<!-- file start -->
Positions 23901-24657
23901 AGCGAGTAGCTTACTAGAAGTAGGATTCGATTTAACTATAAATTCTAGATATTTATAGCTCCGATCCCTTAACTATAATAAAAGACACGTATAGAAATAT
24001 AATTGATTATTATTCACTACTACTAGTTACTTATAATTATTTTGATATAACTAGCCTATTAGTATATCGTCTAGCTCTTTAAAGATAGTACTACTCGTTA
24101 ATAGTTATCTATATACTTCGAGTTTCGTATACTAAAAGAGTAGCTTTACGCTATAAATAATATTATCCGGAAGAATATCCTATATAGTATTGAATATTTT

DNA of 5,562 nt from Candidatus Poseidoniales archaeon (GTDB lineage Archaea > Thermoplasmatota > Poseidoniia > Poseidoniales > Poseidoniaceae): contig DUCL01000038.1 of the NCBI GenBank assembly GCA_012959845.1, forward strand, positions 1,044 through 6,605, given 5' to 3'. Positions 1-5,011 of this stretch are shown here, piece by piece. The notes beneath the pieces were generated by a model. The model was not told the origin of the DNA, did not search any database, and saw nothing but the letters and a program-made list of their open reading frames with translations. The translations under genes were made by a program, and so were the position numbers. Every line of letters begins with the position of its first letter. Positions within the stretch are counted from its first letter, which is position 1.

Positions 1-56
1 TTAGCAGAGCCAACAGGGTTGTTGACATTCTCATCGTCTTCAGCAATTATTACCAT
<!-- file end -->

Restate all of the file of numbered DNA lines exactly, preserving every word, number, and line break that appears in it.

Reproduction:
Positions 23901-24657
23901 AGCGAGTAGCTTACTAGAAGTAGGATTCGATTTAACTATAAATTCTAGATATTTATAGCTCCGATCCCTTAACTATAATAAAAGACACGTATAGAAATAT
24001 AATTGATTATTATTCACTACTACTAGTTACTTATAATTATTTTGATATAACTAGCCTATTAGTATATCGTCTAGCTCTTTAAAGATAGTACTACTCGTTA
24101 ATAGTTATCTATATACTTCGAGTTTCGTATACTAAAAGAGTAGCTTTACGCTATAAATAATATTATCCGGAAGAATATCCTATATAGTATTGAATATTTT

DNA of 5,562 nt from Candidatus Poseidoniales archaeon (GTDB lineage Archaea > Thermoplasmatota > Poseidoniia > Poseidoniales > Poseidoniaceae): contig DUCL01000038.1 of the NCBI GenBank assembly GCA_012959845.1, forward strand, positions 1,044 through 6,605, given 5' to 3'. Positions 1-5,011 of this stretch are shown here, piece by piece. The notes beneath the pieces were generated by a model. The model was not told the origin of the DNA, did not search any database, and saw nothing but the letters and a program-made list of their open reading frames with translations. The translations under genes were made by a program, and so were the position numbers. Every line of letters begins with the position of its first letter. Positions within the stretch are counted from its first letter, which is position 1.

Positions 1-56
1 TTAGCAGAGCCAACAGGGTTGTTGACATTCTCATCGTCTTCAGCAATTATTACCAT